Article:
“This is an incredibly important piece of legislation that safeguards paramedics and EMTs who are often overlooked when it comes to protections despite working in extraordinary stressful and often dangerous conditions. We deeply appreciate the governor’s support of EMS providers throughout the state and we look forward to working with him and his administration to further progress EMS in NJ,” said Ben Dafilou, Executive Director, Paramedics for the Advancement of NJ EMS.

“This law further recognizes the risks that firefighters and other first responders face when they respond to an emergency,” said Eddie Donnelly, President of the NJFMBA, representing more than 6,000 professional firefighters, EMTs, and dispatchers across New Jersey. “Many of the dangers of our jobs are obvious, others more subtle, all potentially deadly. Today the families of more first responders are protected should their loved one answer final alarm. Thank you, Governor Murphy, for once again showing your support to the men and women that keep our communities safe.”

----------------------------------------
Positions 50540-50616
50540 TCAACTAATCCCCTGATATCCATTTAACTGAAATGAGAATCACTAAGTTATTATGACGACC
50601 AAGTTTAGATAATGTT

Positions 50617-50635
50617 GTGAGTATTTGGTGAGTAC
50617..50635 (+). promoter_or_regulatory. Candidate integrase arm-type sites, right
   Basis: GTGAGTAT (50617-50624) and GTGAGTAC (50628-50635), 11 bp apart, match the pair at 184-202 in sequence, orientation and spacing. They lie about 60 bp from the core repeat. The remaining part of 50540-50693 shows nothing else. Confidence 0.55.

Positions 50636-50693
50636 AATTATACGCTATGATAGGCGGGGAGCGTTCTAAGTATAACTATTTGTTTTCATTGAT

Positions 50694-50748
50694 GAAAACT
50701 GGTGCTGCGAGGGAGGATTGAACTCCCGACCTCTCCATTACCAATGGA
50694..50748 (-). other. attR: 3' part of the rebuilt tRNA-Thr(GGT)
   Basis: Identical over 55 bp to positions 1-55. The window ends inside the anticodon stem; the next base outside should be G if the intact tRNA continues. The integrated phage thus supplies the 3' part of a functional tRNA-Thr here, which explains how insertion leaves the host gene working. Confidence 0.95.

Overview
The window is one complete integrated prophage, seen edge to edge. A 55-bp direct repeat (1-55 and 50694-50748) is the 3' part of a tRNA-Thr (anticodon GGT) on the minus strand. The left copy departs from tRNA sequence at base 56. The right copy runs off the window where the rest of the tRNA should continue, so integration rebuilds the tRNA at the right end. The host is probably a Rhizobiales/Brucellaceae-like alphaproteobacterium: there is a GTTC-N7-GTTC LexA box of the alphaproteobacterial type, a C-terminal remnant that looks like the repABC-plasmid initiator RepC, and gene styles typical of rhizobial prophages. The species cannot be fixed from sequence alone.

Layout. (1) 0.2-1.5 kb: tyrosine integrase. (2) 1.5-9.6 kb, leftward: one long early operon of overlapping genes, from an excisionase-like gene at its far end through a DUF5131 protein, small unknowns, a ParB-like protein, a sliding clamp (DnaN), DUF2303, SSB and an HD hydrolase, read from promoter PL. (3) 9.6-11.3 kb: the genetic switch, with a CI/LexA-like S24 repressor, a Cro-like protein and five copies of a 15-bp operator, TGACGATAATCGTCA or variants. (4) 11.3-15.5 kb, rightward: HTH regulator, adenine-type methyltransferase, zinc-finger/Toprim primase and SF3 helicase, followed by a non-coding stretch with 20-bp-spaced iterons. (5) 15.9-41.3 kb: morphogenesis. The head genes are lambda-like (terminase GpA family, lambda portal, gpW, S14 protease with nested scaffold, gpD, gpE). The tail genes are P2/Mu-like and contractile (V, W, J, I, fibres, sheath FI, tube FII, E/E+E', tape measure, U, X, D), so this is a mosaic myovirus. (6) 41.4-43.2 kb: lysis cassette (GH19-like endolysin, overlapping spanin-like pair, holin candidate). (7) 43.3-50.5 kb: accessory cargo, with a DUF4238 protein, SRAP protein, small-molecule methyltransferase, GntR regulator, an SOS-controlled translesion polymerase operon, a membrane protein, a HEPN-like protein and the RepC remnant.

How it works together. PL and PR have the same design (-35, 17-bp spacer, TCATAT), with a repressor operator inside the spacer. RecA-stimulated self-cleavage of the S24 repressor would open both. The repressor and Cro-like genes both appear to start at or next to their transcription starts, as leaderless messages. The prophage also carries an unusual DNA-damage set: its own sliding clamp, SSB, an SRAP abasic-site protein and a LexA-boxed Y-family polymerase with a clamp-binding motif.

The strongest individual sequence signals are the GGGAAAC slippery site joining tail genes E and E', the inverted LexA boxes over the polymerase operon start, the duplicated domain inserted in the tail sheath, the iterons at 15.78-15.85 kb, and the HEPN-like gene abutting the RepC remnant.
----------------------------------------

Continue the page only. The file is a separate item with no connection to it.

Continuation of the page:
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One response to “Murphy Signs Workers’ Compensation Bill for Certain First Responders”

  1. Great job by All and the Governor For making this Bill / law Become a Blessing to All First Responders!